Qatar National Library (QNL) hosted a lecture on the way Qatar’s changing natural environment defines its past, present, and future, and what that means for similar regions around the world, as well as other planets. Planetary scientist Dr. Essam Heggy’s presentation on ‘Understanding Space Exploration and the Natural Forces that Shaped the Qatar Peninsula’ capped a week of events celebrating QNL’s grand opening.
Dr. Heggy, a planetary scientist at the Viterbi School of Engineering at the University of Southern California, and a ROSETTA co-investigator at the National Aeronautics and Space Administration (NASA) Jet Propulsion Laboratory, discussed how climate evolution has shaped the history of Earth, as well as that of other planets in the solar system. In the case of early residents of the Qatar Peninsula, they may have been one of the few cultures that developed a scientific heritage associated with both desert and coastal changes, including groundwater and sea levels, dune movements, coral reef evolution, and shallow-water navigation.
Talking about climate evolution, during his lecture Dr. Heggy, said: “Our climate is changing, and the only way to survive it is to understand it.”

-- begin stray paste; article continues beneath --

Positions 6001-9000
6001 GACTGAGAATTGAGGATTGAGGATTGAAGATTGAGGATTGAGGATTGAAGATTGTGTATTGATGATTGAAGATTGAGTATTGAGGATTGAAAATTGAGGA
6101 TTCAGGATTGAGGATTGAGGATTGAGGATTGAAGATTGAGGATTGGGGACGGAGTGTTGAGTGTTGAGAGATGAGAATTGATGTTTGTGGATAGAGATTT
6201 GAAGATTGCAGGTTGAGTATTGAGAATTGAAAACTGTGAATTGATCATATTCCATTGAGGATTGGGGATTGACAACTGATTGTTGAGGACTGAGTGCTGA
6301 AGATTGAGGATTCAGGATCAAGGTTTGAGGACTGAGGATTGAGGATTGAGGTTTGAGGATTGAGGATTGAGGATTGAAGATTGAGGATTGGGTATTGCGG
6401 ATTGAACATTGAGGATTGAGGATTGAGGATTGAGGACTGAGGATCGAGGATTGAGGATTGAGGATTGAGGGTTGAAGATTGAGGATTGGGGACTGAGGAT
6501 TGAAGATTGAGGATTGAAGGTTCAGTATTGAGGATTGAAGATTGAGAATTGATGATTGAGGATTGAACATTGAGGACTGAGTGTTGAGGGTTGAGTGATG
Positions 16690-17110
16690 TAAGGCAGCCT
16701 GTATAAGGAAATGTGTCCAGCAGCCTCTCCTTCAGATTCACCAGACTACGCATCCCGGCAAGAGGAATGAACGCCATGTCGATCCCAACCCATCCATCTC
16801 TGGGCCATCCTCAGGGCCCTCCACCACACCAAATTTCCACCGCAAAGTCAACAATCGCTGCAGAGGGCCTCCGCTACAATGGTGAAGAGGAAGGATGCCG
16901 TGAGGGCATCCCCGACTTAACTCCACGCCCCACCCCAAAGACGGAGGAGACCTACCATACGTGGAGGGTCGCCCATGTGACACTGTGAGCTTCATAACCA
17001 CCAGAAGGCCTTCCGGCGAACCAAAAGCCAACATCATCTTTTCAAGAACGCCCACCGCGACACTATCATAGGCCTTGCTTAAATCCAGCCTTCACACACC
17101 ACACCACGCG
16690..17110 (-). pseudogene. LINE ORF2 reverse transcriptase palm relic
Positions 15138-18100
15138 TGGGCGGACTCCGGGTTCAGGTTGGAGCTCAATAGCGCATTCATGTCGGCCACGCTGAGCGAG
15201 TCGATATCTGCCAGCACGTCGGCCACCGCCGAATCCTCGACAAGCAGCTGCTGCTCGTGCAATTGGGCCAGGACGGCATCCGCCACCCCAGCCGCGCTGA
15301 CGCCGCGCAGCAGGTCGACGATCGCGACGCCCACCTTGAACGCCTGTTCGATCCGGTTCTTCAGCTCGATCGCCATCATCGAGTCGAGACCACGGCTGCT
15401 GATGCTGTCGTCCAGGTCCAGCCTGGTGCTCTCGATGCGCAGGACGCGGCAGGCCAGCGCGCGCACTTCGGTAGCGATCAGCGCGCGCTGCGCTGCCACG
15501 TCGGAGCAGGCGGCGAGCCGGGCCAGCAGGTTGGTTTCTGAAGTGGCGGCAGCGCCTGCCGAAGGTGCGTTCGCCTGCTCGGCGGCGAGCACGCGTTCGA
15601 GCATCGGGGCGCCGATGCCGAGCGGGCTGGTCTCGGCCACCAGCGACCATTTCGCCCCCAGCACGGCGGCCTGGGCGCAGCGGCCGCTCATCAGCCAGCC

Dr. Heggy talked about the meaning of Qatar’s map, and presented his views about the changes in Qatar’s coastline. He said: “The climate and environment in Qatar have shaped the society. The people of Qatar were able to intuitively comprehend that the coastline was changing.”
Dr. Heggy also elaborated on the ways space exploration allows scientists to better understand water and desert evolution on Earth, and how technologies that are being designed to explore water in the solar system benefit from being tested in Earth’s deserts. He concluded with an examination of Qatar’s current changing climate, and how understanding and adapting to it will affect the nation’s growth.
In her concluding remarks, Dr. Sohair Wastawy, Executive Director, QNL, said: “We are grateful to Dr Heggy for his informative lecture today. Dr. Heggy will be directing the Science Book Forum at QNL in September, and we look forward to that taking shape.
“We also welcome the opportunity to provide a forum for scientific debate, and we will hear a different view from today’s lecture during the ‘Qatar on Maps’ talk, taking place at QNL on April 29 at 6:00pm.”